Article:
This data is powerful. Even with the “unknown” visitors, I can start to aggregate information and see if patterns based on the content they engage with develops. If they do, I can start creating specific content for southern California visitors and deliver better experiences. Portals and web are one—it’s time to start treating every visitor as an individual.
This week, CMS Report celebrates our eight year anniversary. No one is more surprised than me. Now here we sit with thousands of articles posted by over 350 different contributing authors. I spent some time this week looking back at the most popular articles we posted here on CMS Report. Besides just a list providing the "reader's choice", I also provide my own list of favorite articles that has been posted here on CMSReport.com. When comparing the two lists, you will find the only article on both lists is the one comparing Drupal and Joomla. In 2006, it was one of the first articles that I had written which suggested CMSReport.com might stick around a little longer than I had expected.
Open-source PHP framework ImpressPages recently released a preview of its upcoming 4.0 version. Users can get their hands on the new website management tool with built-in content editor and get a hint of what’s really coming up. Let’s see what’s so new about it.
Well, this certainly wasn't on my radar. Gábor Hojtsy, Drupal 6 lead maintainer, announced that starting March 1, 2014 support for PHP 4 in Drupal 6 will end. I wasn't surprise to hear about Drupal developers dropping support for PHP 4. Instead, I was in shock to hear that Drupal didn't drop support for this ancient version of PHP sooner.
To put this announcement in perspective, the PHP project developers said their goodbyes to PHP 4 back in 2008 and I personally said my "see ya later" back in 2007. Needless to say, I don't think anyone with merit can complain Drupal is dropping PHP 4 support.
As with all WordPress updates, WordPress 3.8 adds some nice features for both users and administrators. There are also lots of bug fixes in this new version which over 188 open source contributors pitched in to fix. The following are the most significant features we found in WordPress 3.8.
Telerik today announced several new usability benefits intended to enhance efficiency for digital marketers and business users of Sitefinity CMS, the company’s leading content management system solution. Sitefinity serves more than 70,000 users that account for millions of website interactions daily. Increasingly, the need for authoring and editing content in context of the front-end presentation is an expected feature, especially amongst the Fortune 500. That is why the Sitefinity CMS now comes equipped with inline editing, an HTML5-based module for implementing Google Analytics web analytics service and a dynamic administration dashboard.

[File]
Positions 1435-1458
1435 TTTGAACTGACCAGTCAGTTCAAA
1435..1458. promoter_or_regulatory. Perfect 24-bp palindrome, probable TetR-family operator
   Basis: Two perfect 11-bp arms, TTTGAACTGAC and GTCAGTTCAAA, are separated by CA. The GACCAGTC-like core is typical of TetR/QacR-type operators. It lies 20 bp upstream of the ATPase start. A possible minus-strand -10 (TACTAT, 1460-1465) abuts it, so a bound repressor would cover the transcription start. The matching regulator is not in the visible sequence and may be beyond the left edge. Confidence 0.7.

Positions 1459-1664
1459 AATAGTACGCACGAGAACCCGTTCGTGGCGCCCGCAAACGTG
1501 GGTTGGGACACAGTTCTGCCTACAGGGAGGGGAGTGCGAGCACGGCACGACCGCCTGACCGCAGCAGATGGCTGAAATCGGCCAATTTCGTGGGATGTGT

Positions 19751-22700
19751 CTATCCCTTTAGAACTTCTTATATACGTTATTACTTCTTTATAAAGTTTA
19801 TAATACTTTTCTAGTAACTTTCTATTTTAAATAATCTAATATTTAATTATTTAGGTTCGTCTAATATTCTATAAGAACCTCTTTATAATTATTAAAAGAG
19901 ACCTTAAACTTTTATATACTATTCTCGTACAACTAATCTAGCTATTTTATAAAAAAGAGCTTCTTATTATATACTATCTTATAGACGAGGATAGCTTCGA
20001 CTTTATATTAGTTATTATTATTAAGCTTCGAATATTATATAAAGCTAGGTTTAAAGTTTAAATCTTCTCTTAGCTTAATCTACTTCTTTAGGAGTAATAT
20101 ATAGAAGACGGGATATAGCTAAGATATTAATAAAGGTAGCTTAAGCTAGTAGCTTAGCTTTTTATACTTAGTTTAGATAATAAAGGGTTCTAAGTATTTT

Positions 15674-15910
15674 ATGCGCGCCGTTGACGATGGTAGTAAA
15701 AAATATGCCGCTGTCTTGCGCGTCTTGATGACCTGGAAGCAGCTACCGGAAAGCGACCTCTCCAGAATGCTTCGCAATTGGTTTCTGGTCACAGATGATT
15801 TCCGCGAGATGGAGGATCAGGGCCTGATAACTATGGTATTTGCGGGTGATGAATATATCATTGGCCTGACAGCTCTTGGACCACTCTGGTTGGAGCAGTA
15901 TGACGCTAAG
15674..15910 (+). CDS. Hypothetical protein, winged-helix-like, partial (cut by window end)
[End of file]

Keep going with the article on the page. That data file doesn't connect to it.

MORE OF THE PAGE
Context presents dangerous side effects of new browser features yesterday at Black Hat USA 2013
At Black Hat 2013 in Las Vegas yesterday, Paul Stone, a senior consultant at Context Information Security presented details of new vulnerabilities and threats to security and privacy as a result of HTML 5 features in the latest generation of web browsers. His talk entitled, Pixel Perfect Timing Attacks with HTML 5, showed how cross-browser vulnerabilities in Chrome, Internet Explorer and Firefox can be used to access browsing histories and read data from websites after visitors have logged in.
Acquia Cloud Site Factory is both Software as a Service (SaaS) and Platform as a Service (PaaS). Acquia's new product and service shouldn't be a surprise to Acquia watchers and Drupal fans. TheFactory builds on Acquia's proven Drupal Gardens OpenSaaS software and infrastructure, on which more than 100,000 sites have been built. Here at CMS Report we've covered Drupal Gardens since the days before it was even a real product and it's been an interesting story to revisit from time to time.
Over the years, my impression have always been that Drupal Gardens was a great way to start a Drupal site quickly, but also worrisome once your site needed to grow beyond the Garden's offerings. One of Drupal's strengths has always been that it just isn't a CMS, but also a framework. Drupal's framework lets you push beyond the limits of your original vision for the site, but within the walls of Drupal Gardens that same ability to innovate always seemed a bit too confining for my taste. Acquia Cloud Site Factory seems to be the company's answer for those customers that needed more from their SaaS.
Yesterday, Dries Buytaert announced on his blog that Acquia has released the next generation of Mollom, the Mollom Content Moderation Platform. The new Mollom platform is being billed by Acquia as the "first cloud content moderation platform built for the enterprise". Mollom is capable of reducing the time that’s required to moderate large volumes of user-generated content. Personally having used Mollom to assist me in moderating small to medium sites, I suspect the need for something like Mollom is even greater for enterprises with an even larger web presence.
Business websites can be crippled by spam; more than 90 percent of the content submitted to websites is unwanted spam, much containing links to irrelevant sites and suspicious offers. Manually deleting spam from comments, registration and contact-form submissions is arduous work. Mollom solves the spam problem for businesses with a cloud platform that filters and removes virtually all spam submissions.